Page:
Planning for your business’ succession is incredibly important.
A business deserves as much attention in figuring out how to pass it on as it did figuring out how to get it up and running, or keeping it running for that matter. If you do not take the time to get a succession plan in place, you need to be prepared for the consequences.
- You have set the business up to fail. The statistics on the generational survival of a small business are grim. 70% of closely-held businesses do not make it through the second generation of ownership. Less than 10% survive into the third generation. Thus the motto: shirt sleeves to shirt sleeves in three generations. Most owners have a personal attachment to their business which goes beyond its financial success. They want to see their hard work and legacy continue into the future. Your legacy will be short-lived if you have not given the business the best chance of beating the above odds by forming a succession plan.
- You have jeopardized your family’s financial security. Your business is an investment, one that oftentimes is meant to care for your family even after you are gone. In one form or another, business owners usually imagine their businesses providing income into the future. Perhaps you intend your spouse to receive dividend distributions from the business or a series of installment payments from its sale. Or you intend your children, as the next set of owners, to draw a manageable salary from the business to support themselves. All of this goes by the wayside if the business fails after it leaves your hands. At that point, and in the best case scenario, the most your family will be able to extract from the business is its liquidation value, which is often only a fraction of what the business was worth when it was healthy and running.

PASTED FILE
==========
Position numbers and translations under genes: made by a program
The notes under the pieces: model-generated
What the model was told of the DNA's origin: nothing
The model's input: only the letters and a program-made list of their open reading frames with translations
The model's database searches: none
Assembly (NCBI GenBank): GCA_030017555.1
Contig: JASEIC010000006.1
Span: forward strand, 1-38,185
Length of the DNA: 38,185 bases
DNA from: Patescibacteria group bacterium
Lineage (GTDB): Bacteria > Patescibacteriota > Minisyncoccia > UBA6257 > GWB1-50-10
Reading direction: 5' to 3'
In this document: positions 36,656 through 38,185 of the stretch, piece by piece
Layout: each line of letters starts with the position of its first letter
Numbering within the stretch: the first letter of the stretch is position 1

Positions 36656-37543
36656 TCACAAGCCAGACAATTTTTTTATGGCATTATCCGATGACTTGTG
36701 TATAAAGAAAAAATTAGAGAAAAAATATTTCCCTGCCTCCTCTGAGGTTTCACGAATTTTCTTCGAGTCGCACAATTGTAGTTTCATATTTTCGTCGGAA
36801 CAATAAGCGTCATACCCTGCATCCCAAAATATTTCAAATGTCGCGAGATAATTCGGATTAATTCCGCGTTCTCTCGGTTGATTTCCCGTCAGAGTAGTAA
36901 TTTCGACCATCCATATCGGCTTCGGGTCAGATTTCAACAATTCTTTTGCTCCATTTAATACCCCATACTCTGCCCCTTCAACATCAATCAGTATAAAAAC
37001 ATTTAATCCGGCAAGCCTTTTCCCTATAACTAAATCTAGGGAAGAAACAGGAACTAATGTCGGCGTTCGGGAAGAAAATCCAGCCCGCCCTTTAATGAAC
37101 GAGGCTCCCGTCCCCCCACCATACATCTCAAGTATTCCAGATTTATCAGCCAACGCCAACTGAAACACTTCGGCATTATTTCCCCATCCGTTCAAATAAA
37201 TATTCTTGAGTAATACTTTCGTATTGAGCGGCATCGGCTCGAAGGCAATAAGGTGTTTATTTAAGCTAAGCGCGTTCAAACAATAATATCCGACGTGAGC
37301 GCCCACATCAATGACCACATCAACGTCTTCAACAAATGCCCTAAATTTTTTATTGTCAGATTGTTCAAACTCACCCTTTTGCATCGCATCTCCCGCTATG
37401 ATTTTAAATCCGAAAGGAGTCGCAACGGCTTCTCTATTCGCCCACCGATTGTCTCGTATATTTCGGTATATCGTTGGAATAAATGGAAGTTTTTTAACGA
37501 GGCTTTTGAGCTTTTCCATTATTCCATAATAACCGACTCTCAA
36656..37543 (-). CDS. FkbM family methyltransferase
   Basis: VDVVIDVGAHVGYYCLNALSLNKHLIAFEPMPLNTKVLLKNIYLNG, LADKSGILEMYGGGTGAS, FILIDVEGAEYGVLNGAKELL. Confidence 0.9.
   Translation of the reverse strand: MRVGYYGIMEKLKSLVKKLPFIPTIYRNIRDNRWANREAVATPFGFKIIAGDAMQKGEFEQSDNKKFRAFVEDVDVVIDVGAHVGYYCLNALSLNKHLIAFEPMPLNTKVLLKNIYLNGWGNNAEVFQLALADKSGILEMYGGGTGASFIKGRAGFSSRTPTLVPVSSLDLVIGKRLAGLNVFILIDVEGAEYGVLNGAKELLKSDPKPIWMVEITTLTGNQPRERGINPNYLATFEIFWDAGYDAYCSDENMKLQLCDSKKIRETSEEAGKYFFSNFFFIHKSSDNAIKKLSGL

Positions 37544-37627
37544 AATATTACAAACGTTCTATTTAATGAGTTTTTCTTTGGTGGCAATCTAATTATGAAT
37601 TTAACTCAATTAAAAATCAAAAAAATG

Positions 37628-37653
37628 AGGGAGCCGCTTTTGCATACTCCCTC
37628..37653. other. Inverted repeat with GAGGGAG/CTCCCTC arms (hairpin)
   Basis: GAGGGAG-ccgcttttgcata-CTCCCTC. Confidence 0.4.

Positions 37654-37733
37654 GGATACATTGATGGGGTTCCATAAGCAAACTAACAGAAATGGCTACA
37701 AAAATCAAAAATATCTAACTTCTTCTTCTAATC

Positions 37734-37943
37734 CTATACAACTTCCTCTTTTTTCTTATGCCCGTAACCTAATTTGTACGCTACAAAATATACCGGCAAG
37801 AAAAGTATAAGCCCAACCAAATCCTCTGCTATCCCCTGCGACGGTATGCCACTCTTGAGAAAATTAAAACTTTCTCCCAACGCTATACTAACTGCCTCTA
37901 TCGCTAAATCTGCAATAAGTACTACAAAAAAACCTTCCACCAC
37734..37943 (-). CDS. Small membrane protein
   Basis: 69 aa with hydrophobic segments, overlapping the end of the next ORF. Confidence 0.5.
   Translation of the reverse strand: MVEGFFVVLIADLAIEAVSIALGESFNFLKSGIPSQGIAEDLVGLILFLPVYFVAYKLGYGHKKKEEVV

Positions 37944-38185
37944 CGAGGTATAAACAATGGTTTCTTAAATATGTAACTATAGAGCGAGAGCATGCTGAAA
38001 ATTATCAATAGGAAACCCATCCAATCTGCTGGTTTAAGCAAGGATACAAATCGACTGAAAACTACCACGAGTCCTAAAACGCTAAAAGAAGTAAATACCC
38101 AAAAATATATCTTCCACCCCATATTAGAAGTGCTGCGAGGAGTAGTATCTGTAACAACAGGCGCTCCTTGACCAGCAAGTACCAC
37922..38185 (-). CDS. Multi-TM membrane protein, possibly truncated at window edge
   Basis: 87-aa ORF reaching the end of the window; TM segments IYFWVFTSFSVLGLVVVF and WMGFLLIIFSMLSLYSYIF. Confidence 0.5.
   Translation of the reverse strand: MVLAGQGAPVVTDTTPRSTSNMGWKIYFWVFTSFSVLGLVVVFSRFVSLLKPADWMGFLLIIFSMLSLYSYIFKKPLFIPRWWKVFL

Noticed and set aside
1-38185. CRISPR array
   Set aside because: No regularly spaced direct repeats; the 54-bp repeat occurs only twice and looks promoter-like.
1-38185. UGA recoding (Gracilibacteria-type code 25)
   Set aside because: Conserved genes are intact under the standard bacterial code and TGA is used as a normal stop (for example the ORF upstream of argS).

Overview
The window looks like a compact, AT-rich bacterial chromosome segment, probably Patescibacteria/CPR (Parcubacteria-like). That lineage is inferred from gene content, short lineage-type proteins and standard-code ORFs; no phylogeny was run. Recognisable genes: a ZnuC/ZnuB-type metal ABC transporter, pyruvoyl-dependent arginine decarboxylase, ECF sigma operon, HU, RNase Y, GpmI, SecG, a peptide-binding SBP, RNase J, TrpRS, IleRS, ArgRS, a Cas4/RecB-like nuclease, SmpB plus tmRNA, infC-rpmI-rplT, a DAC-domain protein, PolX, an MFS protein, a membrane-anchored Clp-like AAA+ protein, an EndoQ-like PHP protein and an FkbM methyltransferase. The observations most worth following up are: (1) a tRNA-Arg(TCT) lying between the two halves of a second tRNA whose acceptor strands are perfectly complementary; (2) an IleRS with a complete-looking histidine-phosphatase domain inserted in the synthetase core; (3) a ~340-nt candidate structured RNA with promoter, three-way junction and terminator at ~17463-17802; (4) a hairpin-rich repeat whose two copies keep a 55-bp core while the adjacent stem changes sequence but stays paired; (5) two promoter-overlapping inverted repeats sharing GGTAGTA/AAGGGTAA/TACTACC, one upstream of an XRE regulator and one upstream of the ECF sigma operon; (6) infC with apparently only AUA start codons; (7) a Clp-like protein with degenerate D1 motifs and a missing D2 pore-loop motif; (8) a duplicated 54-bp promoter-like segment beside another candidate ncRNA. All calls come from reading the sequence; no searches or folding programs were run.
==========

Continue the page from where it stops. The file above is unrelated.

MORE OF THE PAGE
- You leave your employees in a lurch. An owner and his or her family are not the only ones to suffer because of a shoddy succession plan. Closely-held businesses are unique in a way massive corporations are not. Most owners feel some responsibility and loyalty to their employees. Even though the employees might not inherit the business, they are still dependent on it to support themselves. This is especially true for long-serving employees. If the business fails, then that employee has lost his or means of support as has that employee’s family. The employees are often forgotten about when we talk about failed business succession, even though losing your source of income is more devastating then losing your inheritance.
- The community suffers. The tremors of a failed family business affect the entire community. Employees suffer and families suffer. Revenue that the business brought to the area will be lost. Customers or vendors who rely on the business will be hurt. The magnitude of the negative impact increases with the size and prominence of the business.